earliest record of the village shop
a deed of 1453.
In 1517 it was bought,as the Manor House
by Ann Boleyn's father.
unique row of timbered Tudor houses is known as Chiddingstone,
comprising a village shop, a lovely church, an antique shop,
flourishing village school and, in one corner in the lea
Castle, the Castle Inn.
first reference to the ancient village occurs in 814AD,
as land granted to the Archbishop of Canterbury. A successor,
Archbishop Lanfranc held it almost intact 250 years later,
and there is a connection with the See of Canterbury to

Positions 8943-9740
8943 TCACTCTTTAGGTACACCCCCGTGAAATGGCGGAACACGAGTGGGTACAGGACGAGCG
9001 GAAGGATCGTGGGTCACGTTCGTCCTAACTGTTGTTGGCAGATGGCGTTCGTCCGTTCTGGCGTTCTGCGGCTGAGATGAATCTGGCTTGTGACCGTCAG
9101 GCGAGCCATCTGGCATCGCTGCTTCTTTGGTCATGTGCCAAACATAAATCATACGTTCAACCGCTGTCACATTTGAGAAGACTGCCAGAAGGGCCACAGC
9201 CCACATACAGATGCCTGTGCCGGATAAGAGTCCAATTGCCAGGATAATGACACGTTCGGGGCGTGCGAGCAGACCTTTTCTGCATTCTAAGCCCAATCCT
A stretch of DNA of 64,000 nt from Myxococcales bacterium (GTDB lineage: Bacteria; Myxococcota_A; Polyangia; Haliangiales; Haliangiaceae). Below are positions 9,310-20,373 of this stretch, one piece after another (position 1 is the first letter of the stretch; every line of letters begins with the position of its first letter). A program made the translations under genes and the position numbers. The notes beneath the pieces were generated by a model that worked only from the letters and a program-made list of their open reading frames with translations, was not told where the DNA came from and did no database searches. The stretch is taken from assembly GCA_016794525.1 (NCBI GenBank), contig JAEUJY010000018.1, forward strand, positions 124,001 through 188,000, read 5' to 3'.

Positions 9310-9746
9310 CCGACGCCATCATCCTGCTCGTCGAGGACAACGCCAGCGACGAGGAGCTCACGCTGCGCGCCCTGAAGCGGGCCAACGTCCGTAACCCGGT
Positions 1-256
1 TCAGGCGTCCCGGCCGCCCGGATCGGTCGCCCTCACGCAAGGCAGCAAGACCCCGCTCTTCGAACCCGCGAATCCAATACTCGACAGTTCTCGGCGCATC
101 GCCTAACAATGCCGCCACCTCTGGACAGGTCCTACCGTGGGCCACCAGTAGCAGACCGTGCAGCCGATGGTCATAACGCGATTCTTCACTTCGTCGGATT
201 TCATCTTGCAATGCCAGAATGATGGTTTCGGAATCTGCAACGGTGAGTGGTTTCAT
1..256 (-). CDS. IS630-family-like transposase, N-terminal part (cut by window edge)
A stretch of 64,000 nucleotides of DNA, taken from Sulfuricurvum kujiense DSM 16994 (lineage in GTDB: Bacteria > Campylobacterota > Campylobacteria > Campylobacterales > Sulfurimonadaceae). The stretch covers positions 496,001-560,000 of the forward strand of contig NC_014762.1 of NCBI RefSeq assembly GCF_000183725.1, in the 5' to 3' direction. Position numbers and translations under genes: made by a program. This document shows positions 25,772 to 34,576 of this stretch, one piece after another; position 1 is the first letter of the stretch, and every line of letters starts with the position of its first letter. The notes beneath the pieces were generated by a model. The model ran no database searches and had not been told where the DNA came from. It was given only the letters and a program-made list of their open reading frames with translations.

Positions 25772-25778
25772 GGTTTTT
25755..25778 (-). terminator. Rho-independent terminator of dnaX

this day. Katherine Parr's first husband, Sir Edward de
Burgh, occupied part of the village at one time.
Streatfeild family enters the picture from the middle of
the 16th century. The first Richard Streatfeild made his
fortune as an Elizabethan ironmaster and, as squires and
patrons of the village, the family retained an intimate
association for 450 years. That is, until 1939 when the
family sold the village to the National Trust.
village street remains exceptionally unspoilt, each house
an attractive example of 16th and 17th domestic architecture.
Castle Inn, first referred to in 1420 as Waterslip House,
became an inn about 1730 and continues in business to